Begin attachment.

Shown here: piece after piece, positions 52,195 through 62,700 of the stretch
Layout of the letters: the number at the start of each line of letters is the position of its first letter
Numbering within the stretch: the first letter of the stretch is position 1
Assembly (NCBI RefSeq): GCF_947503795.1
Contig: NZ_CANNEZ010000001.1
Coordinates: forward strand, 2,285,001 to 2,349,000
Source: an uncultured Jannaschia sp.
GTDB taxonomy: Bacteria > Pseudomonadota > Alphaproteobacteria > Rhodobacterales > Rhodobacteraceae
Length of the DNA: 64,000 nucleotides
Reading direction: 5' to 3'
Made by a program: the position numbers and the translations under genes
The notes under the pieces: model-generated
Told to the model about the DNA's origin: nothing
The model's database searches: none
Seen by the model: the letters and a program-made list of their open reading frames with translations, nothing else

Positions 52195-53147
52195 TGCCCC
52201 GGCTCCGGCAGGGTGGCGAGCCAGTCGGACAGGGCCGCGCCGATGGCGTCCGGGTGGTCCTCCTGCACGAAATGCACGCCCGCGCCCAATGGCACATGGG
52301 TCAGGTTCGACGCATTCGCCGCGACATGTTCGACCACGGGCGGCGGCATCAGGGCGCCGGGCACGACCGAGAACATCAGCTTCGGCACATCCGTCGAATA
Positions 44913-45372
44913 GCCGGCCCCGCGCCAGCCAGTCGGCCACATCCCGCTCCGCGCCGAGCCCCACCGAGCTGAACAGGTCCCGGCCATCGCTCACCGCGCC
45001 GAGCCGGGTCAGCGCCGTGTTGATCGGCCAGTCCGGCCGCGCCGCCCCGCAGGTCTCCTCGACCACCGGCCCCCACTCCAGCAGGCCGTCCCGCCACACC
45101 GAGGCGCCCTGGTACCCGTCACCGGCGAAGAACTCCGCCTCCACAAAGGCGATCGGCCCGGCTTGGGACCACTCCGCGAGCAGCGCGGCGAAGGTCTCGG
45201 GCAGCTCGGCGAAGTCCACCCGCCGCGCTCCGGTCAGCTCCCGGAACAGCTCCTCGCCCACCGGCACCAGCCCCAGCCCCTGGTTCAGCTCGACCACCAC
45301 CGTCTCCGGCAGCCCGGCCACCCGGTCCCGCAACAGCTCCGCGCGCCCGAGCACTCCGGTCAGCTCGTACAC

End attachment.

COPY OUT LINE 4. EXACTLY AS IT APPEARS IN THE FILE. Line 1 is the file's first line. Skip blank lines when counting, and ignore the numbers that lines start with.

Assembly (NCBI RefSeq): GCF_947503795.1